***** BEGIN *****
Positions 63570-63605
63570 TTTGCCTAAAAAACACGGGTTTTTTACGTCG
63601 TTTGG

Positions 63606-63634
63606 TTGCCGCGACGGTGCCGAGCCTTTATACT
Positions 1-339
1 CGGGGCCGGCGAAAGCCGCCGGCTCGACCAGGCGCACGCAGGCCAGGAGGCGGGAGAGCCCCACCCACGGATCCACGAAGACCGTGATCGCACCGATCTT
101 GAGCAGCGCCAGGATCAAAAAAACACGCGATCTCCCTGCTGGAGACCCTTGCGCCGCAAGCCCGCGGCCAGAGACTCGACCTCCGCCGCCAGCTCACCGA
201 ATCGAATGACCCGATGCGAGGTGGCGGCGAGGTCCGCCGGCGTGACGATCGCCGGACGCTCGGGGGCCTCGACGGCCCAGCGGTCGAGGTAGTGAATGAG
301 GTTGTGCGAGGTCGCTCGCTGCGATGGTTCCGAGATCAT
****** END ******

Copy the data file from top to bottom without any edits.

Positions 63570-63605
63570 TTTGCCTAAAAAACACGGGTTTTTTACGTCG
63601 TTTGG

Positions 63606-63634
63606 TTGCCGCGACGGTGCCGAGCCTTTATACT
Positions 1-339
1 CGGGGCCGGCGAAAGCCGCCGGCTCGACCAGGCGCACGCAGGCCAGGAGGCGGGAGAGCCCCACCCACGGATCCACGAAGACCGTGATCGCACCGATCTT
101 GAGCAGCGCCAGGATCAAAAAAACACGCGATCTCCCTGCTGGAGACCCTTGCGCCGCAAGCCCGCGGCCAGAGACTCGACCTCCGCCGCCAGCTCACCGA
201 ATCGAATGACCCGATGCGAGGTGGCGGCGAGGTCCGCCGGCGTGACGATCGCCGGACGCTCGGGGGCCTCGACGGCCCAGCGGTCGAGGTAGTGAATGAG
301 GTTGTGCGAGGTCGCTCGCTGCGATGGTTCCGAGATCAT